# Why the plane takes off in laymans (my) terms

Marsan
Posers and Puzzles 30 Oct '06 11:39
1. 30 Oct '06 11:391 edit
Sorry for the double (triple) thread but this needs to be explained properly and the other threads got off topic talking irrelevant stuff.

The easy part:
The plane will take off.

The hard part:
Thought experiment.

Imagine you are lying on your stomach on a large skateboard. Along-side you is a horizontal rail which you grab and use to pull yourself forward. Your hand pulling on the rail generates the force that pulls you forward. Nothing to do with the ground.

Now imagine you're still on your large skateboard on a big conveyor belt. The rail is not attached to the conveyor-belt and does not move. Can you see that there is no practical speed the conveyor belt could travel that could make you move backward? Your hand holding the rail can easily overcome the friction in the bearings pulling you back, you could easily pull yourself forward as if you were on a normal floor.

Now replace you + skateboard with a plane (I like to visualise a little Cessna) and replace your hand pulling on a railing with a propeller pulling the plane through the air. The propeller pulls air backward generating the force which moves the plane forward. Again, nothing to do with the ground.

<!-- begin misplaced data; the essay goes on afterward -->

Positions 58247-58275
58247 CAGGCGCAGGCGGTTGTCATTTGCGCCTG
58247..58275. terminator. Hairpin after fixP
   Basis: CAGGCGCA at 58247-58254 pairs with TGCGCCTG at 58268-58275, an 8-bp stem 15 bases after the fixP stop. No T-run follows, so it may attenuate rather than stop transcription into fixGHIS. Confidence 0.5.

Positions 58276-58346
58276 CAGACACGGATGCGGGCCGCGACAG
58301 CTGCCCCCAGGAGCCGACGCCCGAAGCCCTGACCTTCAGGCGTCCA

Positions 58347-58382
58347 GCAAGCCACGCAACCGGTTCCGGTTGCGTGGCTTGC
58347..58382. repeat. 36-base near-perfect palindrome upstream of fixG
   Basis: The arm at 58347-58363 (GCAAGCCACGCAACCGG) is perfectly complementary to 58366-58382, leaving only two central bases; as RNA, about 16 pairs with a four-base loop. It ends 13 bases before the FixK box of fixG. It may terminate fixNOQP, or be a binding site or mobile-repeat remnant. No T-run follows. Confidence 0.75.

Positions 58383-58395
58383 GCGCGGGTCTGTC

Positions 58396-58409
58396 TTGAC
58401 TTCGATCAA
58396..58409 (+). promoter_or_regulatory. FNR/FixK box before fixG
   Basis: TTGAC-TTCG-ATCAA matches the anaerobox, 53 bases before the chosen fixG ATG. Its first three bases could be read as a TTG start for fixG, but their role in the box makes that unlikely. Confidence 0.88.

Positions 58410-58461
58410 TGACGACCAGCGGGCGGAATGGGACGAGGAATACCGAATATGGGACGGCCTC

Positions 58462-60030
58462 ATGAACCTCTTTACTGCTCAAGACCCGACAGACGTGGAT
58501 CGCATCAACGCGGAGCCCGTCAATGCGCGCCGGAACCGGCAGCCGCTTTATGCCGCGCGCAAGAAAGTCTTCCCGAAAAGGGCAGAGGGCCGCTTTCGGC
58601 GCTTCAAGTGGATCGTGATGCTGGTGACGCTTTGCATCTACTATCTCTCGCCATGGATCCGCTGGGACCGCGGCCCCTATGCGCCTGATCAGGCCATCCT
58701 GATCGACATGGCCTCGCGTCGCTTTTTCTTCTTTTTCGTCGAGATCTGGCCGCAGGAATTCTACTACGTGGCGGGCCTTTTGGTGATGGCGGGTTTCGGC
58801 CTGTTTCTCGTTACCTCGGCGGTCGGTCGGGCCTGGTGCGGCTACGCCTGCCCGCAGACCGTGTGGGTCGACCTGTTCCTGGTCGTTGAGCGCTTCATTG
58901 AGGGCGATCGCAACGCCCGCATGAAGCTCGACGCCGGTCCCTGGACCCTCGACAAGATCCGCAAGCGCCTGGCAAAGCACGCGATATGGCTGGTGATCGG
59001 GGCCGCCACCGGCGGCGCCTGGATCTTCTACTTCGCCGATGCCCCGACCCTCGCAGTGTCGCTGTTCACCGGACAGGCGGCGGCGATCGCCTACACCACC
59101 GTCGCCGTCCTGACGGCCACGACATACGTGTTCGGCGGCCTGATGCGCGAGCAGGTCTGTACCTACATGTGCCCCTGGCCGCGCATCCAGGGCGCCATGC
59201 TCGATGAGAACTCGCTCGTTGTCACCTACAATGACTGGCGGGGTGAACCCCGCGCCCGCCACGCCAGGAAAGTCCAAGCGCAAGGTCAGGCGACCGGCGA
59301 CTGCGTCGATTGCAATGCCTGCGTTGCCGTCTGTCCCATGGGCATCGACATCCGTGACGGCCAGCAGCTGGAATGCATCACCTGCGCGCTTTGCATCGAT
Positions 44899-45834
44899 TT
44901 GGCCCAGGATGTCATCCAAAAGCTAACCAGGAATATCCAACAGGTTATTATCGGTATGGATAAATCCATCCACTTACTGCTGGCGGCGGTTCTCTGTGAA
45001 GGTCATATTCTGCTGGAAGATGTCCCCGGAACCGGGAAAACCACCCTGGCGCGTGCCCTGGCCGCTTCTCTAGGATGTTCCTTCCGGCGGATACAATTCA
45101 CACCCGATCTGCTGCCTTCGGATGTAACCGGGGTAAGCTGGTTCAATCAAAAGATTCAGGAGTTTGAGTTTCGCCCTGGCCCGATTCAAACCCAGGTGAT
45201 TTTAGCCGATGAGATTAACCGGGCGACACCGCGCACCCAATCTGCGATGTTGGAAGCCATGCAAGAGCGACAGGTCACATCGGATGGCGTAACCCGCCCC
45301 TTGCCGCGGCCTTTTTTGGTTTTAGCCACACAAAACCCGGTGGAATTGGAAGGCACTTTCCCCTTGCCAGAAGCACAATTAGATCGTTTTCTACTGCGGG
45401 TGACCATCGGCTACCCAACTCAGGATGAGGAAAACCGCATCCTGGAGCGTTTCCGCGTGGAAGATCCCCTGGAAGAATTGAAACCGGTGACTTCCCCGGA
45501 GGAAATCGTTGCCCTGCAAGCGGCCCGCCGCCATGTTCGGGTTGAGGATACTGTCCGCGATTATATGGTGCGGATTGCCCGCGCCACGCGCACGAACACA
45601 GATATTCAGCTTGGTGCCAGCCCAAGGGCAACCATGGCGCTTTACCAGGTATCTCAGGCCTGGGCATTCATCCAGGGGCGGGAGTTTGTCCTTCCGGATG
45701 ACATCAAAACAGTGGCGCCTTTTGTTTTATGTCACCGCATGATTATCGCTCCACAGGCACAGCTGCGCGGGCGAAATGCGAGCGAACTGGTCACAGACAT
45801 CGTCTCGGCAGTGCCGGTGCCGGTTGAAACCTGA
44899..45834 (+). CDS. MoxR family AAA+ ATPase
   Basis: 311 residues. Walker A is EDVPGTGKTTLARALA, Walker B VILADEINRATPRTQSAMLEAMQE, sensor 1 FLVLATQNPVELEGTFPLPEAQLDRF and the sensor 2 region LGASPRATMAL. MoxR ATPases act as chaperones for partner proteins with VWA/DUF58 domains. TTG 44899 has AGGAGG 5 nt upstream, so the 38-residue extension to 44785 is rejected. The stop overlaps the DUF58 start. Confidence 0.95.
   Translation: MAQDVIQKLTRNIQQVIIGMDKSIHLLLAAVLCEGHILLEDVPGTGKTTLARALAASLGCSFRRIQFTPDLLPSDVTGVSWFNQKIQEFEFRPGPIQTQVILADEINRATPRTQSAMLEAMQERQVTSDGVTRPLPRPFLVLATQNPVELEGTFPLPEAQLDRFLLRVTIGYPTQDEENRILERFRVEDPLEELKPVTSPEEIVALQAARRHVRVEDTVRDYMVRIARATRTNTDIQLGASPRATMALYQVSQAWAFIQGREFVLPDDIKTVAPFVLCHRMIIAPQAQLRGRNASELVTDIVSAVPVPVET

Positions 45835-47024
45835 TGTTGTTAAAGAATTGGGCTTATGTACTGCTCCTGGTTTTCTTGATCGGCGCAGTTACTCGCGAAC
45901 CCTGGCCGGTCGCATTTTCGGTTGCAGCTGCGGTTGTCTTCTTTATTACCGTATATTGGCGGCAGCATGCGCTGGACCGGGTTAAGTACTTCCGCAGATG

You should agree now that no matter what speed the conveyor belt moves the plane will pull itself through the air, accelerate to its required velocity and take off.
The only difference between the take-off on a conveyor-belt runway and a conventional runway is that the little wheels under the plane would spin much faster on the conveyor-belt.

NOTE 1:
The answer is the same for a jet propelled plane except that a jet is pushing the plane forward instead of pulling it like a propeller.

NOTE 2:
To those sidetracked by the propeller pulling air over the wing generating lift - you are kidding yourself.